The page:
Ribeiro, Marcio Moretto, Wassermann, Renata, Flouris, Giorgos and Antoniou, Grigoris (2013) Minimal change: Relevance and recovery revisited. Artificial Intelligence, 201. pp. 59-80. ISSN 0004-3702

The operation of contraction (referring to the removal of knowledge from a knowledge
base) has been extensively studied in the research field of belief change, and different
postulates (e.g., the AGM postulates with recovery, or relevance) have been proposed, as
well as several constructions (e.g., partial meet) that allow the definition of contraction
operators satisfying said postulates. Most of the related work has focused on classical
logics, i.e., logics that satisfy certain intuitive assumptions; in such logics, several nice
properties and equivalences related to the above postulates and constructions have been
shown to hold. Unfortunately, previous work has shown that the postulates’ applicability
and the related results generally fail for non-classical logics. Motivated by the fact that nonclassical
logics (like Description Logics or Horn logic) are increasingly being used in various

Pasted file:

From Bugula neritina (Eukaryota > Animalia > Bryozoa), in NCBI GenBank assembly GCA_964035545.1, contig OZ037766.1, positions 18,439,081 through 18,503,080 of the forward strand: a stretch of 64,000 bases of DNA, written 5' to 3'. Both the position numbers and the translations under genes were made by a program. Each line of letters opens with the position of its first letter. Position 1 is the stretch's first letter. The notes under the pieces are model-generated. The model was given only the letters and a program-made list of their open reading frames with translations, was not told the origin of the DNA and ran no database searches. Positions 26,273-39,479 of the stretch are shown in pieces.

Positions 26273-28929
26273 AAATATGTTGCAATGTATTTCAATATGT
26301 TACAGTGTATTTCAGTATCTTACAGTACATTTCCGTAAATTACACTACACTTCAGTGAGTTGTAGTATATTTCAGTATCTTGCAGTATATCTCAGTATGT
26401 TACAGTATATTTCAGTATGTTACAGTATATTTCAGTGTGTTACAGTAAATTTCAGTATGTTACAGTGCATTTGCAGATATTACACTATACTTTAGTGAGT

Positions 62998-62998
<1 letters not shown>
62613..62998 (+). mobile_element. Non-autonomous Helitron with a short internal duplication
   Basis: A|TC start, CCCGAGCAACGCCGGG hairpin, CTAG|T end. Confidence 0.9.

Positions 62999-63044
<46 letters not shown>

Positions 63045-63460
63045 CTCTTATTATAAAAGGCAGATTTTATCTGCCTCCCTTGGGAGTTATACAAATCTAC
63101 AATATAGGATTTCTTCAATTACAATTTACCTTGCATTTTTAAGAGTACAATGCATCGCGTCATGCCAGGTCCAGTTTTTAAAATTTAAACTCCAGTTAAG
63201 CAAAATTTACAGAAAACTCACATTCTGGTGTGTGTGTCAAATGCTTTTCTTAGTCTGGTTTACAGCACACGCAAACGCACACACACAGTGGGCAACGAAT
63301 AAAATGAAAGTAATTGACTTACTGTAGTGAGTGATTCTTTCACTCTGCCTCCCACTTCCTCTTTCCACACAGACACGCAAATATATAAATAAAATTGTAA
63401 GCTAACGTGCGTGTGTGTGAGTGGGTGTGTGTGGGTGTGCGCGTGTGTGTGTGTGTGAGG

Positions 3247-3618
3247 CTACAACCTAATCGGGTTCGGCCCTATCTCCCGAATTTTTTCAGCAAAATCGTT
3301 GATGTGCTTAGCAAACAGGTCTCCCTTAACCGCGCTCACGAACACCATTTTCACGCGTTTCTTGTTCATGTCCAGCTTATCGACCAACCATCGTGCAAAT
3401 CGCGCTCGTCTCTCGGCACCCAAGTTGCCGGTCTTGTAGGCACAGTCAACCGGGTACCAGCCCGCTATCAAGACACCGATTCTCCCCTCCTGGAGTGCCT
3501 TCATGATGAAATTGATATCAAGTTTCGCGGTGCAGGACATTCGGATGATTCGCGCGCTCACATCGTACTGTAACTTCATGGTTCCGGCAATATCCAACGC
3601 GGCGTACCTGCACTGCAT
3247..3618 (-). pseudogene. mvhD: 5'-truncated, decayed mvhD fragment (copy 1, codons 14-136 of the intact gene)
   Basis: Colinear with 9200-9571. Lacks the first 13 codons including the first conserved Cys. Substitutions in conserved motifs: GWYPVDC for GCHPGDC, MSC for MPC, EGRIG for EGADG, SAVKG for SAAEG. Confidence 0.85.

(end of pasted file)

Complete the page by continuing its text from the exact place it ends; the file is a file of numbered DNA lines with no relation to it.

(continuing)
applications, we study contraction for all monotonic logics, classical or not. In particular,
we identify several sufficient conditions for the various postulates to be applicable, and
show that, in practice, relevance is a more suitable (i.e., applicable) minimality criterion
than recovery for non-classical logics. In addition, we revisit some important related results
from the classical belief change literature and study conditions sufficient for them to hold
for non-classical logics; the corresponding results for classical logics emerge as corollaries
of our more general results. Our work is another step towards the aim of exploiting the
rich belief change literature for addressing the evolution problem in a larger class of logics.

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